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Vol. 15, No. 10 Whole #573March 7, 2012Edited by Lynn Betlock, Jean Powers, and Valerie Beaudraultdailygenealogist@nehgs.org
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NEHGS collects, preserves, and interprets materials to document and make accessible the histories of families in America.
Contents:* Now Available from NEHGS: Genealogist’s Handbook for New England Research, 5th Edition * NEHGS Database News * A Note from the Editor: Illustrated Family Records from National Archive Pension Files* Name Origins* This Week’s Survey* Spotlight: Lebanon [Indiana] Public Library* Stories of Interest* March Madness Sale * Upcoming Education Programs* NEHGS Contact Information
Now Available from NEHGS: Genealogist’s Handbook for New England Research, 5th EditionEdited by Michael J. LeclercPublisher: New England Historic Genealogical Society, BostonCopyright: 2012, Softcover, 7 x 10, 432 pp.Price: $24.95
Delve deeper into your New England roots with this indispensable how-to guide and directory. Learn the ins and outs of New England research while locating records in repositories, libraries, and genealogical societies across Connecticut, Maine, Massachusetts, New Hampshire, Rhode Island, and Vermont. This new fifth edition also features introductory essays explaining research basics and resources unique to each state, nearly eighty state and county maps, a listing of each town’s parent and daughter towns, and a new user-friendly design.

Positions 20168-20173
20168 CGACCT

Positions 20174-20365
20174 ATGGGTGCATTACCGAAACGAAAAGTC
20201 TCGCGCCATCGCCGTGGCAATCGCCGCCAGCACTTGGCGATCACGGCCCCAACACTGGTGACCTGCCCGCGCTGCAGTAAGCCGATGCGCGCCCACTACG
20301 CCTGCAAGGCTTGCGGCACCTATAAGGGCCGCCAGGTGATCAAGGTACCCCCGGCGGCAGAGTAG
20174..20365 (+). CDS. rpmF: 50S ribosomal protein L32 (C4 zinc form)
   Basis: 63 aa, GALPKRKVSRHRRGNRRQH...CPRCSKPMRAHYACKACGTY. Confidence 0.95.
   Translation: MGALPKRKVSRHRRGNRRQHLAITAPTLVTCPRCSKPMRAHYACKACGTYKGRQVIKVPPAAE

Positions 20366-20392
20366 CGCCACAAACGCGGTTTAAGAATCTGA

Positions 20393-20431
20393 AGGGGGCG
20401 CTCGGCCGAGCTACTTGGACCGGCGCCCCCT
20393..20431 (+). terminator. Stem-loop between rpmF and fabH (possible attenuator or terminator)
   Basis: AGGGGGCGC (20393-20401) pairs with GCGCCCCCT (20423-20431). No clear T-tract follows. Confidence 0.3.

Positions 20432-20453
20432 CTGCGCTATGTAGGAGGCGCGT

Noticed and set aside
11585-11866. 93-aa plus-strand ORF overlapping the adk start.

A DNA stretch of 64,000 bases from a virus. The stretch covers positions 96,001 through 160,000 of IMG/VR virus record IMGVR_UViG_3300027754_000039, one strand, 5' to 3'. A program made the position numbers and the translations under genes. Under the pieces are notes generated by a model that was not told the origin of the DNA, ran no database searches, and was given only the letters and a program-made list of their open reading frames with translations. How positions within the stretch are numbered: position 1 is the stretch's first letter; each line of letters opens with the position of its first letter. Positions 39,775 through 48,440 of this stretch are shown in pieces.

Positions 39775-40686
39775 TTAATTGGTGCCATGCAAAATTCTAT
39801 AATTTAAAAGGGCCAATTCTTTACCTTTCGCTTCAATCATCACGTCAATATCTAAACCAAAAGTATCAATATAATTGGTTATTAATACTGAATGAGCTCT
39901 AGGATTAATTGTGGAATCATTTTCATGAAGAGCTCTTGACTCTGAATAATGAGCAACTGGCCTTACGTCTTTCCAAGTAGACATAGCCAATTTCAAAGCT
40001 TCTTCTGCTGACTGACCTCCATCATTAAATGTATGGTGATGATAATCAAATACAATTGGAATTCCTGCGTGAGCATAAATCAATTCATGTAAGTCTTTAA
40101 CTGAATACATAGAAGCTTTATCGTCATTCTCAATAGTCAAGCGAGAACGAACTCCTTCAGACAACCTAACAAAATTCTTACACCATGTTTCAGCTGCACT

Order your copy today! For more information, call 1-888-296-3447or email the NEHGS Book Store.
(Please note that all backorders for the Genealogist's Handbook have been shipped as of March 7.)
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NEHGS Database Newsby Sam Sturgis, Digital Collections Administrator, and Ryan Woods, Director of Internet Technology